Most educators will be quick to agree that when teaching compare and contrast skills in writing, a visual aid is almost always helpful to students. It is especially helpful when students are immersed in a novel reading and they need to analyze details about a key character and find pull quotes to support the character’s actions or motivations. At times, the best way to understand an important fictional character is to draw comparisons between that character and a visual representation of a similar character.
While teaching Ray Bradbury’s novel Something Wicked This Way Comes, a great supplementary teaching tool is an episode of Buffy the Vampire Slayer entitled Hush. The episode also features mysterious men who come to a small town in October and just like Mr. Dark’s carnival sets up in silence, almost the entire episode is filmed in silence; no dialogue at all. The story is told primarily through facial expressions.
It is a great way for the students to see why the two young boys were so put off by the silent carnival and shows too that silence is sometimes much more frightening than things that go bump in the night.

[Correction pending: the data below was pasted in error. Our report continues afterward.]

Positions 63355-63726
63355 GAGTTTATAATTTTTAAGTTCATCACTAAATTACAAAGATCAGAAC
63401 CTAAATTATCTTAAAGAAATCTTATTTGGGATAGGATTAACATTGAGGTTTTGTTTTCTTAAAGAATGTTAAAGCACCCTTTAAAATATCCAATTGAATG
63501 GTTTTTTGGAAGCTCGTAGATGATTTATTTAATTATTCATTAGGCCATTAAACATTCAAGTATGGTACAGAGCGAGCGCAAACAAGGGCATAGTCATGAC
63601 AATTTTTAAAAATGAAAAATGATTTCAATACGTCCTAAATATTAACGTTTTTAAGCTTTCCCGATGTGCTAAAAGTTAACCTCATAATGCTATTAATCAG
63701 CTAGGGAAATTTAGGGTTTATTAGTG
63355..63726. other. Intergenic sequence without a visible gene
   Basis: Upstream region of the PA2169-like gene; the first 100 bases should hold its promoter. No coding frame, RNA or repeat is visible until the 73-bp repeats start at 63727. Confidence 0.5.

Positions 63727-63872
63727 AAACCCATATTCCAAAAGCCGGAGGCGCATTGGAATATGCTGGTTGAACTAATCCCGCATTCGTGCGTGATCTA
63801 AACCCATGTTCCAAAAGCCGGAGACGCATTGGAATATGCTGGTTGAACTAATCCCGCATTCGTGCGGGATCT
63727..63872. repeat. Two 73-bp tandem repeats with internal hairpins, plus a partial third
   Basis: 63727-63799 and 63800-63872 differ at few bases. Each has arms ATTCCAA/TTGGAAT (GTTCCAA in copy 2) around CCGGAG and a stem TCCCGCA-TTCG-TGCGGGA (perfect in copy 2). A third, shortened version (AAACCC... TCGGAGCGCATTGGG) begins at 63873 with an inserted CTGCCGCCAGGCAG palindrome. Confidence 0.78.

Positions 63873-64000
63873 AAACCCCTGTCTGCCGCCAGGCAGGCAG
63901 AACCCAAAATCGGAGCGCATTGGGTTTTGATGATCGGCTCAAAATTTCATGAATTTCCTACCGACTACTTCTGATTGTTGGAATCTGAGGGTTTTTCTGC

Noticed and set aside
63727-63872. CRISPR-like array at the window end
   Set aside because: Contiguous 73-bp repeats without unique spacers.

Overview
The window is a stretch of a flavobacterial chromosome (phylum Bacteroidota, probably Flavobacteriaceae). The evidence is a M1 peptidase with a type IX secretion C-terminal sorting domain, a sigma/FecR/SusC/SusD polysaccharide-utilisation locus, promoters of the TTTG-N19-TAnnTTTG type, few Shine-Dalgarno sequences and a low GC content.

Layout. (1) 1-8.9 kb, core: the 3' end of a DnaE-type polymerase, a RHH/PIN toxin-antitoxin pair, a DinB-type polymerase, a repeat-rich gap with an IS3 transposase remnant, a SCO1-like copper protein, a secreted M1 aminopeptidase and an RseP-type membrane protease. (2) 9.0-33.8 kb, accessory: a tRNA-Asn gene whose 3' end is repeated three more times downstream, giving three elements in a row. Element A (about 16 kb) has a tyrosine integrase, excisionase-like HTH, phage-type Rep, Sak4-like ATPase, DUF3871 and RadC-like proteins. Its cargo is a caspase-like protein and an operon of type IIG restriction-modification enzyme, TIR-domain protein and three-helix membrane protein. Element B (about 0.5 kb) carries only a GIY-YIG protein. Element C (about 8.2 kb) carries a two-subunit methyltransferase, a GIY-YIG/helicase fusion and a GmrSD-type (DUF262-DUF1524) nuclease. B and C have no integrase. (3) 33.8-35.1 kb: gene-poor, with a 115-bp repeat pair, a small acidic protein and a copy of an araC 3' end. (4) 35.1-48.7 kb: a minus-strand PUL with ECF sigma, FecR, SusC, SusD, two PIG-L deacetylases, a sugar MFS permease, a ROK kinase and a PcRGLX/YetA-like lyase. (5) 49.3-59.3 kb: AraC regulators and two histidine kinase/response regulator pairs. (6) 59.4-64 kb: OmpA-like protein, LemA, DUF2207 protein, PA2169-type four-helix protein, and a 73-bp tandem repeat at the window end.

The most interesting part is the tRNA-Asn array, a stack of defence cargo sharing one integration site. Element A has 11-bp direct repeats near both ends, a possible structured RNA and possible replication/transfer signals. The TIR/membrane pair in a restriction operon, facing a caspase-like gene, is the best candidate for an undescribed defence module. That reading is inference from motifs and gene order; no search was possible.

The best time to use the episode is after you finish reading Chapters 1-15. Give your students a break from reading for the day or two it takes to go over the power point (available to download below), watch the episode and fill in a compare and contrast chart. Then, ask them to write a Compare and Contrast essay. Now you have a quick and easy lesson and assignment.
- Image from http://grimgallery.blogspot.com/2012/04/exhibit-339.html
This post is part of the series: Something Wicked This Way Comes
- Bring the Autumn People Into Your Classroom with "Something Wicked This Way Comes"
- A Hauntingly Silent Town: Something Wicked This Way Comes vs. Buffy the Vampire Slayer
- "Something Wicked This Way Comes": A Carousel of Dreams and Nightmares
- "Something Wicked This Way Comes": The Novel and the Film